While fighting both the enemies and the anti-Hamas people in Gaza, I was also working hard on myself. The death of my two brothers brought me into fighting more, and to commit actions against the enemies. Both of them died while fighting for Palestine. And no, they didn’t do suicide attacks. Those attacks I honored and celebrated by the way.  Anyhow, both died in operations against the enemy. It was hard for me, but I also felt empty. I couldn’t be sad, I felt more like numb and not there. It didn’t bother me.

I started to go to a school that wasn’t owned by the Brigades, and found it to be very religious, and I found out that I knew nothing about Islam. My classmates knew much more than I did.
In any case I didn’t listen much. I was more eager to fight, all the anger inside turned me into a bully. I had a gang of guys, and we chose easy targets. It was mostly physical fights, kicking them, beating until they fell unconscious or just insulting them deeply. The best was if they didn’t beat back but rather cried or tried to get away.

I was warned about my behavior from teachers and principal but I didn’t listen. I didn’t understand the pain I gave others. And I still sort of struggle with that today. I have a hard time to understand when I hurt others. Hurting others gives me some sort of relief from the hatred inside.

The will to kill paid off when I killed my first human. And it was by shooting. He came towards the place I was guarding, ready to explode himself. I shot him several times and he died instantly. I felt proud, hours after I felt something I never felt before, panic. The happiness, the relief I was looking for, didn’t come. I felt just horrible. I felt sick about myself. It was sort of a turning point I understand now.

The second and the third person I killed were similar events, with the same kind of panic feeling afterwards. What I was waiting for was of course the relief of the hatred. But it never came.

Islam was taught in the school, and all the others already had a good knowledge of it. It was like another religion for me. It spoke against almost all of the actions I was part of. That confused me to begin with but later I decided that the fight has to continue, it can’t be stopped. The ongoing attacks on innocent people by the enemies had to be avenged.

In 2012 I got internet in my home, and on school computers. That was the first time I was able to get out from Gaza, even if only by internet. I read international news and joined groups online. If there were enemies there I attacked them instantly, which resulted in being blocked and reported. I was surprised by that, that the “unfeeling, animal-like creatures called enemies” seemed to get insulted. I didn’t like the nice approach by some of them. I liked the confrontations, where I could just turn them down and break them apart. Online I was able to say whatever I wanted, almost without consequences. I also saw that Palestine was discussed a lot in media, and started reading the Israeli point of view as well, that annoyed me because it was all filled with lies, hatred and violence.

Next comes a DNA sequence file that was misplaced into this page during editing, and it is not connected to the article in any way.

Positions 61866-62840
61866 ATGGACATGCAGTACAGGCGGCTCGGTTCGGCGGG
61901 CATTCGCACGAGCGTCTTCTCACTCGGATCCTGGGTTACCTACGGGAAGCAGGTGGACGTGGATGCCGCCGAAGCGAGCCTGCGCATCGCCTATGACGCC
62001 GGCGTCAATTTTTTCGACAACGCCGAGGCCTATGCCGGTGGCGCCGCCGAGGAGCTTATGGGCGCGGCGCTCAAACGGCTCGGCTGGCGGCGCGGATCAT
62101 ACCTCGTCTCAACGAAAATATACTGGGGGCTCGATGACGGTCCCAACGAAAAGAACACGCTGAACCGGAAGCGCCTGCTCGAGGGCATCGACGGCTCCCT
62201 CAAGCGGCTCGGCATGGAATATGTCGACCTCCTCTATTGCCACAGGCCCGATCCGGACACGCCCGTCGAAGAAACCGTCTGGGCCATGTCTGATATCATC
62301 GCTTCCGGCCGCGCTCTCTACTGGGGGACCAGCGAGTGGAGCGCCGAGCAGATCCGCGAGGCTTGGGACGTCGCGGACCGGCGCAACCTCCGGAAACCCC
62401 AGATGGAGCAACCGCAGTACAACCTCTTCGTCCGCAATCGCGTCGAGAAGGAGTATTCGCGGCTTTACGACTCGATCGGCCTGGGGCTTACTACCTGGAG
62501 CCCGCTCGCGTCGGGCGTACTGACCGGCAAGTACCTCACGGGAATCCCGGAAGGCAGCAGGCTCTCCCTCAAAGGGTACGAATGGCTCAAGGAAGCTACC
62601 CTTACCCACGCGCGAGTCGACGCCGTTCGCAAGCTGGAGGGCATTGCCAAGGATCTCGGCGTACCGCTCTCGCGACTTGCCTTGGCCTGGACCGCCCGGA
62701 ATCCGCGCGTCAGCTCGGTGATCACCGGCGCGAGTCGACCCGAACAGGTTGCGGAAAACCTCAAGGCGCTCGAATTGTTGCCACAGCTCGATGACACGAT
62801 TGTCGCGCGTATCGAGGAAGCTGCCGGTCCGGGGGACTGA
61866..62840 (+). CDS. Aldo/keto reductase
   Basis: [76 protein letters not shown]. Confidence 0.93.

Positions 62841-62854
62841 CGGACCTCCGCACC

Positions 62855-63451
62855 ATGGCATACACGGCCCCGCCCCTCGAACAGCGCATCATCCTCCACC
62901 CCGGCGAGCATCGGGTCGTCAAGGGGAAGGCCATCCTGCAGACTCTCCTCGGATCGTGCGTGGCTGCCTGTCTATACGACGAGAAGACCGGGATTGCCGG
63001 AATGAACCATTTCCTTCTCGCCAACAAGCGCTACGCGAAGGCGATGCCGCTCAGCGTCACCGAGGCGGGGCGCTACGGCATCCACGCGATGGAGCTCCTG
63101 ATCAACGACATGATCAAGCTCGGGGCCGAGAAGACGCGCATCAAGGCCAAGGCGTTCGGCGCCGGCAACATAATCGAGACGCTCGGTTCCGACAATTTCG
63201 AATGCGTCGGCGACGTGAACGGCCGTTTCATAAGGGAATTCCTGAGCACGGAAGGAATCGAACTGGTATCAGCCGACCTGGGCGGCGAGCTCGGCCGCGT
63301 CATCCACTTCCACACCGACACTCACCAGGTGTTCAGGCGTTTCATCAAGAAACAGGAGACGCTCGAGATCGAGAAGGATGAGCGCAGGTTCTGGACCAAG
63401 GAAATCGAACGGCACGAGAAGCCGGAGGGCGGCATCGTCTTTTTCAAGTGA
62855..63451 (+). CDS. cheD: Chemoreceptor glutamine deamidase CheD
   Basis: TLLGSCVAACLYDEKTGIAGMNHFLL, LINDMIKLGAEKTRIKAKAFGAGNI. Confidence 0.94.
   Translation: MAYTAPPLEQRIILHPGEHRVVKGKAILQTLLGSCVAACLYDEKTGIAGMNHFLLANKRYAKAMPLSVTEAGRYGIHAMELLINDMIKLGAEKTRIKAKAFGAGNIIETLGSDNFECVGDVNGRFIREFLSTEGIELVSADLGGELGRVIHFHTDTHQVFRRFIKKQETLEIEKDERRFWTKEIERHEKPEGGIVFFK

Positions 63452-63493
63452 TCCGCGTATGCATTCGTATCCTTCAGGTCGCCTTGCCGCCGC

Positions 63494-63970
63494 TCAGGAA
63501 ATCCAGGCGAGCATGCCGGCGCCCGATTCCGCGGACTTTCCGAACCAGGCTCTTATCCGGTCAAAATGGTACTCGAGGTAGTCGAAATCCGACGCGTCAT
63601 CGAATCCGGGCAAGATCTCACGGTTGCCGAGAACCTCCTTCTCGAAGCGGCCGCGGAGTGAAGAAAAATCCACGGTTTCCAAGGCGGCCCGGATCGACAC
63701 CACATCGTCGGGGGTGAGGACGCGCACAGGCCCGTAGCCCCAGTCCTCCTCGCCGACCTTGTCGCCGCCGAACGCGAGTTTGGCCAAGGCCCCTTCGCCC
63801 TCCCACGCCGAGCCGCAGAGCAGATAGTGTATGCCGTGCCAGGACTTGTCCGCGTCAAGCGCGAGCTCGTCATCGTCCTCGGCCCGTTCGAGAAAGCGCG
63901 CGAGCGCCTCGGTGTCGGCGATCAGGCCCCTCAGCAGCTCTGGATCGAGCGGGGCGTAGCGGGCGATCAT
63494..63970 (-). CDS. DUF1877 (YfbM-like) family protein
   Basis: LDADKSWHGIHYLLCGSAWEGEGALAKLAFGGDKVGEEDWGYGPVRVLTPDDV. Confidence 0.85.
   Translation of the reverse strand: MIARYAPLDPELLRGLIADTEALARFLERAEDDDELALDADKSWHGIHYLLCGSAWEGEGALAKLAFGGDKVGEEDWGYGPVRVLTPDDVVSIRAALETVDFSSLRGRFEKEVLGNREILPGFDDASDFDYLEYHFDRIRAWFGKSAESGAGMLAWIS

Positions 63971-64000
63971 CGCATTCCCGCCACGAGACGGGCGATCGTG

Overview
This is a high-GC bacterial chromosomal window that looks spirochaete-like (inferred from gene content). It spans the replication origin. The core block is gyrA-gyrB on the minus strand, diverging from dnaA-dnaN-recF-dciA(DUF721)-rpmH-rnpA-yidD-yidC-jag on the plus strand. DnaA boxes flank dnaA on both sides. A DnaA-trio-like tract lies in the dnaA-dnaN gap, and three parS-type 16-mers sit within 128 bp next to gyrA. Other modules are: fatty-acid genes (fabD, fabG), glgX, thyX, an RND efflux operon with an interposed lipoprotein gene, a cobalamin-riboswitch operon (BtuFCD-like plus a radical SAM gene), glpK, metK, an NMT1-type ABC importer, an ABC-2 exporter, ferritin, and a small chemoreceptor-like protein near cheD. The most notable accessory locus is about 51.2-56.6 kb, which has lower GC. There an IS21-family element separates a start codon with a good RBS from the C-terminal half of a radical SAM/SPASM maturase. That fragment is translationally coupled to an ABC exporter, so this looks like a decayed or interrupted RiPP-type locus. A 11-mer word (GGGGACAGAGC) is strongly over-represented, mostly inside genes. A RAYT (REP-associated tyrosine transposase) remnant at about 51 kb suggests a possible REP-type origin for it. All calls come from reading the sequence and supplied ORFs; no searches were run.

At a wedding I met this girl named Shams, we started talking a lot. And later kept in contact online. I felt feelings I never had before, I was confused about them. I tried to control them, but something within me stopped me. She was very kind, listening a lot and I started to like to be with her.

I told her about my life and what I done, and proudly told about my fighting and will to destroy the enemies forever. She asked me what else I like to do? I was a bit stunned, I didn’t think about that. I added internet and I like music. I told my parents about Shams and they wanted to meet her.

Later that day she told me she didn’t want to be together with me, that I wasn’t her type, that I was too concentrated on violence and hating, but where was the love?
She said goodbye and hung up. I felt something within me collapse, and for some hours I fought against my anger which I think was a shield for the tears that wanted to come. I punched things, I threw things and in the end I went with a gang to the border. To throw stones, yell and try to destroy the fence. My anger wasn’t against them as much as it was against Shams, which was in the end, anger against myself.

A few weeks after I felt better and decided to contact Shams, and tell her that I couldn’t get her off my mind, and that I wasn’t angry anymore. She said she wanted to try to start a relationship with me, but it had to be slow. I introduced her to my parents and she introduced me to hers. She was the grandchild of an imam, and a lady who had converted from Judaism to Islam as well as the grandchild of an imam and a daughter of an imam. Her parents were both religious and Shams herself was religious.

She started to give me lessons about Islam and asked a lot of questions. I sometimes said things that really hurt her, insulted her, and I saw the effects of it. And I think it was the first time I felt guilt from insulting someone.